According to two climate scientists speaking at the inaugural Innovation Congress in London, the peril facing the Earth is so severe that, on current trends, the Earth will soon no longer be able to support support human life.
Professor Johan Rockstrom, director of the Potsdam Institute for Climate Impact Research, and Sir David King, founder and chair at Cambridge’s Climate Repair Center, said it was not enough to limit global temperatures to 1 5.5 degrees Celsius above pre-industrial levels is likely to cause an outbreak. point, destroying rainforests and marine life while making large areas around the tropics uninhabitable for human life.
Opening the Non-Innovation Congress in London, Professor Rockstrom and Professor Sir David King, brought current trends into the clearest perspective imaginable.
The Intergovernmental Panel on Climate Change (IPCC) has said that the Earth has warmed by 1.2 degrees Celsius, with the World Meteorological Organization warning, there is a two-thirds chance that scientists notice 1.5 degrees Celsius over the next five years – although some estimates say it could happen later this year.
Prof Rockstrom told delegates at the inaugural two-day conference in London: “1.5C is not the target. I call it a physical limit.
“The conclusion without any certainty is that a 2.5 degree Celsius increase in the global average surface temperature is a disaster. It’s something that humanity has absolutely no evidence that we can deal with. It would actually exceed the warmest temperature on Earth in the last four million years.
“Push yourself to 2.5 degrees Celsius – we are in unknown terrain. It will lead to the complete melting of the large ice sheets, causing the sea level to rise 10 meters.
“There will be the collapse of all the major biomes on planet Earth – rainforests, many temperate forests – permafrost melts suddenly, we will have a complete collapse of biodiversity. marine animals, we will have a big change in habitability on Earth.
“More than a third of the planet around the equatorial regions would be uninhabitable because you would pass the health threshold, which is about 30 degrees Celsius. Today, only certain parts of the Sahara will have temperatures. such average.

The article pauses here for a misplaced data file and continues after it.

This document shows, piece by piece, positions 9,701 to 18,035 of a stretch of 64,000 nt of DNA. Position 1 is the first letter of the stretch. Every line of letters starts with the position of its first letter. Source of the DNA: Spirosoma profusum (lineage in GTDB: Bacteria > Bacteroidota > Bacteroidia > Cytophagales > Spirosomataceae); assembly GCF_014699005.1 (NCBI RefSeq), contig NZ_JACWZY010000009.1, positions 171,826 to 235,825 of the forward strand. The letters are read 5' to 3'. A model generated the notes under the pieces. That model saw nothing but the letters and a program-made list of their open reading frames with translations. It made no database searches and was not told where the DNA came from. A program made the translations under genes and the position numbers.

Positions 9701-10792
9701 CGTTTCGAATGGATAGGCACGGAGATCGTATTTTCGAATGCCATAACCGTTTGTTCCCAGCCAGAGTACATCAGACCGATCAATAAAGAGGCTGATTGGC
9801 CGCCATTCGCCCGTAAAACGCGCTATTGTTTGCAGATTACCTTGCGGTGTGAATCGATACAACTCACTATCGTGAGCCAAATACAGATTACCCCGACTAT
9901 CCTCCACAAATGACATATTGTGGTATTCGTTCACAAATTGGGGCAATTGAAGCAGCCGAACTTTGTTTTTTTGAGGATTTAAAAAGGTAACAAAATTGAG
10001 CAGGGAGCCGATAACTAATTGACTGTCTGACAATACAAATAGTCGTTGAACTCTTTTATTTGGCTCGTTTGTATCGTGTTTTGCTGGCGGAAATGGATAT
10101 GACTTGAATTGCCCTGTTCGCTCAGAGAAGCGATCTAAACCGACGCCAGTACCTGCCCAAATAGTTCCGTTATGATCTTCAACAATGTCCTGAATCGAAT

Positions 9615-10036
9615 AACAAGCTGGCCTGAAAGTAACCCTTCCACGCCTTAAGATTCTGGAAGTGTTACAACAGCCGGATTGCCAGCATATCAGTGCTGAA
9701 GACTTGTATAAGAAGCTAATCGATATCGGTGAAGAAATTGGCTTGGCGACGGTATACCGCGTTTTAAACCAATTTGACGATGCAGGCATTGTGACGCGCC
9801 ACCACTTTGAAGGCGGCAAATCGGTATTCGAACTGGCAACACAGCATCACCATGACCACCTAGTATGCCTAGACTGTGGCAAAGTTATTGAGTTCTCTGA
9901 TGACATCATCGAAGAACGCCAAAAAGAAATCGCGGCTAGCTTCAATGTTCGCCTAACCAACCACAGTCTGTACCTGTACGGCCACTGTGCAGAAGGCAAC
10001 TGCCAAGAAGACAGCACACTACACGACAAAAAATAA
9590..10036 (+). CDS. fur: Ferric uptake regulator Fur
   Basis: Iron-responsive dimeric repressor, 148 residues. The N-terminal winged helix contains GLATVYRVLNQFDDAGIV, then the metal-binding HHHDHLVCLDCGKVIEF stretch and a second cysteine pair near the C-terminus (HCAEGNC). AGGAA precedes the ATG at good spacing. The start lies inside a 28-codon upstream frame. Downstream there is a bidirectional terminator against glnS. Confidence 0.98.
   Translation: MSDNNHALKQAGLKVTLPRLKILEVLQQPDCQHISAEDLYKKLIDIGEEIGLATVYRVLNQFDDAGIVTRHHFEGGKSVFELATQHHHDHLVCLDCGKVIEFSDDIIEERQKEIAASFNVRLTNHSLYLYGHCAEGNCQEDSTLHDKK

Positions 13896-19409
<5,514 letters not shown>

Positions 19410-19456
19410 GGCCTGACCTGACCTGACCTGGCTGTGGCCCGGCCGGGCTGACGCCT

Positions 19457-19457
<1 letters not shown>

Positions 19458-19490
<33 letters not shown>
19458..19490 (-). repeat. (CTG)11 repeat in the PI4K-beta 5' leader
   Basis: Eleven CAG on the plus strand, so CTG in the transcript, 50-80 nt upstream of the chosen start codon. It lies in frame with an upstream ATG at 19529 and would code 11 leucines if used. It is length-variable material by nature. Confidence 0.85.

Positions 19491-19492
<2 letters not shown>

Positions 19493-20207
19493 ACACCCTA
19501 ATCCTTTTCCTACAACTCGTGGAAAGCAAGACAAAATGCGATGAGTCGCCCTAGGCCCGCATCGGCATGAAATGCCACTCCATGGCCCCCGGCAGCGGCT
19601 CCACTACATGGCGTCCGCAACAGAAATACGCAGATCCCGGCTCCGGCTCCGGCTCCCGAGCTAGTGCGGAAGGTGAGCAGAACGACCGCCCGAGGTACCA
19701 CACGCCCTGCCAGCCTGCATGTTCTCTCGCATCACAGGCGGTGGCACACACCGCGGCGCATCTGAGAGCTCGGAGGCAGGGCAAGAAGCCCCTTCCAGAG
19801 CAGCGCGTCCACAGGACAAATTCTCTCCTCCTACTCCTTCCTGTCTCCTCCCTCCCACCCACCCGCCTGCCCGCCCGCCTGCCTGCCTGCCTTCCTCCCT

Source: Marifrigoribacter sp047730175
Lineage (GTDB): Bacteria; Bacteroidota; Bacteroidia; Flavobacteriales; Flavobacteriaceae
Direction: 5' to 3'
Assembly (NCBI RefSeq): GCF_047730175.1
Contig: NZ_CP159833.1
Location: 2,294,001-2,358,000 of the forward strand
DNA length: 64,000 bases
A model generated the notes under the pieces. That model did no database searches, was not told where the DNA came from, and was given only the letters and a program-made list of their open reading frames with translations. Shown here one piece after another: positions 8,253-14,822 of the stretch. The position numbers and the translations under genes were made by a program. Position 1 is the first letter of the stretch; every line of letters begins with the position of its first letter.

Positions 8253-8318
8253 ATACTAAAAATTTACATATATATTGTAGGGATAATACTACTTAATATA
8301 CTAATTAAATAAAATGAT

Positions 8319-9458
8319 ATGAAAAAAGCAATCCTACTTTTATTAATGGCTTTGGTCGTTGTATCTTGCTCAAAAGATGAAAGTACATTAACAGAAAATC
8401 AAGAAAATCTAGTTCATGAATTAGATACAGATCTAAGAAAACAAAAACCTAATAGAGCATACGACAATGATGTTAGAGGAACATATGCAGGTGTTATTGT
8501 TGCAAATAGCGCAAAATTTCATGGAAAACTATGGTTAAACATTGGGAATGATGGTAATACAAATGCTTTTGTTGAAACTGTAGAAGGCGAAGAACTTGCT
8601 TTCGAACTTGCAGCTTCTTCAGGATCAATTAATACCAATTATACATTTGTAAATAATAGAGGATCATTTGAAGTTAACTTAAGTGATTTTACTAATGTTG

“So in short, that’s where we don’t want to be. The point is, we’re going down that path today.”
He added that how Earth’s natural systems behave after 1.5C is still unknown, and that it will likely trigger five tipping points that cause the Earth to warm uncontrollably leading to disaster. Professor King said three of these tipping points are in the Arctic, which is warming four to five times faster than the rest of the Earth.
Five tipping points have been identified: the melting of the West Antarctic and Greenland ice sheets, the melting of the northern polar permafrost, the mass death of tropical coral reefs, and the melting of sea ice. flows in the Bering Sea.
“The biggest fear we have in science is when you cause tipping points, when the system goes from self-cooling to self-heating,” said Professor Rockstrom.
“Today we are the ones causing warming but the nightmare is of course at the time when the planet itself is starting to cause warming and that is something that we must avoid under all circumstances.”
When asked if he had a magic wand to summon any change he would like to see, Professor King said he wanted Earth’s natural systems to be treated with the same respect as human systems. and we learn how to remove greenhouse gases from the atmosphere on a large scale, while re-freezing the atmosphere. polar regions and the Himalayas.
He added: “That 1.5C target is a must. Honestly, if we’re not below that, talking about raising the temperature by 2 degrees Celsius and then reducing it by removing greenhouse gases, that’s not enough. Too many people will die in that time when we allow the temperature to rise.”
The IPCC states that current climate policies will make the Earth between 2.5 degrees Celsius and 2.7 degrees Celsius warmer by 2100 than the pre-industrial levels that UN member states have committed to. in the 2015 Paris Agreement to limit the temperature rise to below 2 degrees Celsius and strive for 1.5 degrees Celsius. At the time, the 1.5 degrees Celsius target seemed achievable – but now seems hopelessly unrealistic.